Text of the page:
BBQ Duck at Daisy Garden

Good Chinese dishes


Andrew Wong’s Michie’s sweet and sour ribsAndrew Wong’s Michie’s sweet and sour ribs. Photograph: Yuki Sugiura

Andrew Wong’s Michie’s sweet and sour ribs

I learned the recipe for these ribs while I was in Sichuan and since then it has even found its way to the island of the Seychelles where my sister-in-law Michie makes a special request for them whenever my family and I fly over. I am hoping that, armed with this recipe, she can now make them herself!

Serves 4
vegetable oil for deep-frying
toasted sesame seeds 2 tbsp
sesame oil 2 tbsp

Jeremy Pang’s steamed wontons in chilli brothFor the ribs
pork ribs 500g, separated into individual ribs
spring onion 10g, roughly chopped
fresh root ginger 5g, peeled and sliced
fermented black beans 5g
Shaoxing rice wine 1 tbsp
light soy sauce 1 tbsp
dark soy sauce 2 tsp
salt 3g

For the sticky sauce
sugar 500g
water 800ml
Chinese red vinegar 150ml
malt vinegar 150ml
star anise 5g

For the ribs, mix all the ingredients together and steam over a low heat for 2 hours or until the ribs are tender but just holding on to the bone.Kung pao shrimp, Lucky Peach, Peter Meehan and the editors of Lucky Peach Remove the ribs from the steamer and leave to cool and dry.

Heat the oil for deep-frying in a deep-fat fryer to 180C. Deep-fry the ribs, in batches, until they darken slightly in colour. Remove from the oil and drain on kitchen paper.

If you don’t have a deep-fat fryer, fill a deep pan with oil – the oil should come far enough up the sides of the pan to cover the ribs.Erchen Chang and Shing Tat Chung’s pork belly bao However, you can also shallow fry them with a few tablespoons of oil just to crisp up the surface of the ribs.

For the sticky sauce, bring all the ingredients to the boil in a large pan, stirring, and cook until the mixture reduces to a honey-like consistency.

Add the deep-fried ribs and cook until the sauce sticks to the ribs. Add the sesame seeds and sesame oil to finish.

Jeremy Pang’s steamed wontons in chilli broth

Photograph: Martin Poole

When it comes to learning about Chinese pastries, wontons are the best starting point. The pastry comes ready-made in most Oriental supermarkets, and is very much like an egg pasta. The method of folding below creates a shape much like a gold ingot (pre-20th century Chinese currency) and it is said that if you can fold your wontons in such a shape, you are giving your friends and family plenty of good wealth for years to come!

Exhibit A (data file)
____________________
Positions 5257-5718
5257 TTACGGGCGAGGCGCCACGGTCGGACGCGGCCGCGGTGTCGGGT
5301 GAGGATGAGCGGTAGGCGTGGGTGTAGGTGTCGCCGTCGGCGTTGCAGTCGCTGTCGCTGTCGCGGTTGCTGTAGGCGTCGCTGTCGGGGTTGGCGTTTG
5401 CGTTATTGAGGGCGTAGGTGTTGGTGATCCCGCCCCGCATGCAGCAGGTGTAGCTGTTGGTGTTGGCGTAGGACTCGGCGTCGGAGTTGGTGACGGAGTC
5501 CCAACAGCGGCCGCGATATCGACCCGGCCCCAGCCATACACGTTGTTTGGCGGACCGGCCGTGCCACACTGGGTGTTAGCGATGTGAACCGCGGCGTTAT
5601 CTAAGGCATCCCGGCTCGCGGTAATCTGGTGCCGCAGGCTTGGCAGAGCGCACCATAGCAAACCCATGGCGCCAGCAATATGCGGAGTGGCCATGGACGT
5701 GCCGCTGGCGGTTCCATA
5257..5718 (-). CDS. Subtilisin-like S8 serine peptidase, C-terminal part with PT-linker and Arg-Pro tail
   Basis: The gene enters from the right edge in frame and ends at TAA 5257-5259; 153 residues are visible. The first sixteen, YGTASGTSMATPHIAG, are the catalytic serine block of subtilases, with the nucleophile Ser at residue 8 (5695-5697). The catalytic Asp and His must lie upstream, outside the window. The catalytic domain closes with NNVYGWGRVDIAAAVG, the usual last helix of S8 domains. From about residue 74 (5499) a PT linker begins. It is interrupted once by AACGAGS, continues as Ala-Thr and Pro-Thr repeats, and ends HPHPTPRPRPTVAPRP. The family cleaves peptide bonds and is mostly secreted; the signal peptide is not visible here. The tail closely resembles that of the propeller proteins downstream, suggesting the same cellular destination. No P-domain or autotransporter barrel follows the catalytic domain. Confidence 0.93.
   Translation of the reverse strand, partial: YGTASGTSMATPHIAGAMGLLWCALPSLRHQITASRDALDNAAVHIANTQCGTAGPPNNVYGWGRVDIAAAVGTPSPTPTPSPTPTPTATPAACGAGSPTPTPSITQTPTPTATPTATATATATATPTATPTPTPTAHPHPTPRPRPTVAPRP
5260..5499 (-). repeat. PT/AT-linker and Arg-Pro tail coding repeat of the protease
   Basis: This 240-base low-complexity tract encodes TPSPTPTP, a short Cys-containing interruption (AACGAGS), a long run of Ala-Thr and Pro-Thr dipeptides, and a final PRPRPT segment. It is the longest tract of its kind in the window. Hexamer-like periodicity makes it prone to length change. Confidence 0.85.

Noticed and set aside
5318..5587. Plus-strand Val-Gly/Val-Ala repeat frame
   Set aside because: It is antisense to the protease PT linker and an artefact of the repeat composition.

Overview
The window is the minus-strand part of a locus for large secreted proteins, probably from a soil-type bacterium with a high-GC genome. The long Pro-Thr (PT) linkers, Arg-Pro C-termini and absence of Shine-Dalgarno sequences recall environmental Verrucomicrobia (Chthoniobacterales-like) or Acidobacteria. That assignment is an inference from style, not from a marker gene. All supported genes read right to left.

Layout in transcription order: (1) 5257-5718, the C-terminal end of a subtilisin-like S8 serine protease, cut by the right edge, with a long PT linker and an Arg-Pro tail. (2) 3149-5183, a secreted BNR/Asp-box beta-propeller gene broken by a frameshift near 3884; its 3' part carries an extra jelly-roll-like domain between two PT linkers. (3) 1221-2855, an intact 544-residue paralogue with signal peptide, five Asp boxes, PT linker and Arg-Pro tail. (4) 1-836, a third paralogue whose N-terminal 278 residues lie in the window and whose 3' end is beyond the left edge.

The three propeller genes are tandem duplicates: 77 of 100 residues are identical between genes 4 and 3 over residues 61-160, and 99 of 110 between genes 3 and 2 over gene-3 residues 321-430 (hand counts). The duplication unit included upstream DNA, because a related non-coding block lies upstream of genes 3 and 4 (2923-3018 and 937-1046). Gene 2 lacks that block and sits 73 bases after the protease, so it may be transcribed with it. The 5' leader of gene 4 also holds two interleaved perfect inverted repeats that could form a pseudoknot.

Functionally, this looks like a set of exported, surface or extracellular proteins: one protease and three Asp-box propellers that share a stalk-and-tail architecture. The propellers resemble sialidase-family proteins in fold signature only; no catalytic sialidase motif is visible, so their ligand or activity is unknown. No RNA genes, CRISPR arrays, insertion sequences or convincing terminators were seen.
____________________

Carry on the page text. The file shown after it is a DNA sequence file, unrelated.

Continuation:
Share this article





Related Posts


Good Chinese dishes to try
Good Chinese dishes to try
List of Chinese dishes
List of Chinese dishes
Types of Chinese dishes
Types of Chinese dishes

Latest Posts
Cheap and easy Chinese Recipes
Cheap and easy…
Cooking authentic Chinese…
Best types of Chinese food
Best types of…
This question and most…
Chinese Chili garlic sauce recipe
Chinese Chili…
We threw a dollop of the…
Best Chinese Beef dishes
Best Chinese…
12.24.09 Kittichai had…
Chinese simple dishes
Chinese simple…
Kenneth Lo’s egg fried…
Beef flank recipe Chinese
Beef flank recipe…
It’s hard to beat the…
Guide to Chinese food
Guide to Chinese…
One of the fourteen Chinese…
Southern Chinese Cuisine
Southern Chinese…
Is so widely popular in…
Chinese chilli Beef Stir Fry recipe
Chinese chilli…
Tofu, also known as bean…
Search
Featured posts
  • Good Chinese dishes to try
  • List of Chinese dishes
  • Types of Chinese dishes
  • Chicken Chinese dishes
  • Most Famous Chinese dishes
  • Best Chinese dishes to try
  • Chinese dishes images
  • Chinese dishes with pork
  • Chinese dishes for Dinner
Copyright © 2022 l chinese-cuisine.eu. All rights reserved.